The typical elements of a hamper worth `25 lakh? A five-night stay at a luxury hotel, an Apple MacBook Air, the latest Apple iPhone, third-generation Apple air pods, Stefano Ricci tie, Michael Kors handbag and watch, Apple Watch 8 Ultra, Tumi men’s wallet, Mont Blanc cardholder, Mont Blanc pen, Alexa Echo Show HD screen, Bose Wireless Bluetooth speaker, Bvlgari fragrance, pashmina stole, cufflinks, patent cigar ashtray, Davidoff cigar collection, scented candles, designer jewellery box, silver-plated Lord Ganesha idol, silver-plated puja thali, black truffles, Himalayan wild honey, single-estate tea, organic spices, mukhwas, handcrafted chocolates, homemade Indian sweets, and Tumi trolley bag. Hotels have various kinds of hampers. Shangri-La Eros New Delhi, for instance, has the Diwali Bliss Box, Divine Delights Hamper, Couples’ Spa Indulgence, Symphony of Sweets, Royal Indulgence, Shangastic Casket, and more.
This is the first year after Covid where Deepavali is being celebrated with fervour rather than fear. People have settled down to their new levels of earning, even if they are lower than before Covid struck. There is less uncertainty in the air. Car and jewellery sales have gone up by 10 per cent compared to last year.
The digital realm is also playing a pivotal role, facilitating virtual gifting experiences, online subscriptions, and e-gift cards, bridging distances and nurturing connections. The latest PlayStation 5, VR headset, Bluetooth speakers and Apple products are popular with the young and restless.
There’s also a discernible shift towards health and well-being, resulting in a surge of gifts centred around fitness, wellness, and self-care products, such as Medanta’s ‘Sehat ka Shagun’ that starts at `1,100 for a silver health check-up on 42 parameters, including doctor’s consultation.
This Deepavali, people are looking for innovation and quality. People are weary of gifting the usual sweets and dry fruits and are looking for new ideas. “They are a little tired of giving and receiving a hamper or a basket which is none other than the habitual grocery items packed as a gift,” says Kazem Samandari, executive chairman, L’Opéra, the bakery and teahouse chain. As far as L’Opéra is concerned, he says, there is a move towards higher value and more sophisticated and exclusive gifts.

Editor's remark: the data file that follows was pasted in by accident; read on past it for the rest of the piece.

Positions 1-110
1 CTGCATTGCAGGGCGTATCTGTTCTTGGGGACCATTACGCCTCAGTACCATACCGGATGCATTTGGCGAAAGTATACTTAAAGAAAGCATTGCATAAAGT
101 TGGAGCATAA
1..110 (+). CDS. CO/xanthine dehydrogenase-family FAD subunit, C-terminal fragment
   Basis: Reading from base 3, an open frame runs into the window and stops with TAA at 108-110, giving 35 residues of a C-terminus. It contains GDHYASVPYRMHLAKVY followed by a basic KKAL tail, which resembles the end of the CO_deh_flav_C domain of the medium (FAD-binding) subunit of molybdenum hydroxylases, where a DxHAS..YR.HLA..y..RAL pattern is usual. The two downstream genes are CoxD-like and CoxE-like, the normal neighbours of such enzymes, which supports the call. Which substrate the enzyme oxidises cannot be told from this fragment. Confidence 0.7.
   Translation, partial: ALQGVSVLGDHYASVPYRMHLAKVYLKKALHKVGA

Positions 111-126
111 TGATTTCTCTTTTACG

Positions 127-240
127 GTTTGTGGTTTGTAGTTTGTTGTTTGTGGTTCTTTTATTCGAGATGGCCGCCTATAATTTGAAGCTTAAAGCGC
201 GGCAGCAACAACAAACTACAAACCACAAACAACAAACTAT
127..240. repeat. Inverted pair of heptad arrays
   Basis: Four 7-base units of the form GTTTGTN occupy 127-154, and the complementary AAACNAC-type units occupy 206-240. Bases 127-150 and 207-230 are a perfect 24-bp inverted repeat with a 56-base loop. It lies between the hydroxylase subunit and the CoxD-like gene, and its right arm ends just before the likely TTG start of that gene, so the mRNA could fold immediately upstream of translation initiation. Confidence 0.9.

The sophistication in gifting is a far cry from the early days of liberalisation in India, where a handful of corporates kept exhaustive dossiers on senior government officials and key politicians, listing their strengths and weaknesses. The weaknesses were exploited, and gifts ranged from cash to management quota shares to a child’s education at a foreign university. A former executive with one such corporation recalls the existence of an office in the capital dedicated entirely to liaison officials whose job it was to know who would like what every Deepavali.
The Deepavali gifting map is a smart indicator of the new establishment, which is an intricate mix of politicians, industrialists, bureaucrats, and a handful of media owners. The value of the gift you get is proportional to the value you provide. At a personal level, the more intricate the gift is, the more special the relationship. In the festival of lights, the more sustainable, artisanal and experiential your gift is, the more you’re likely to be memorable.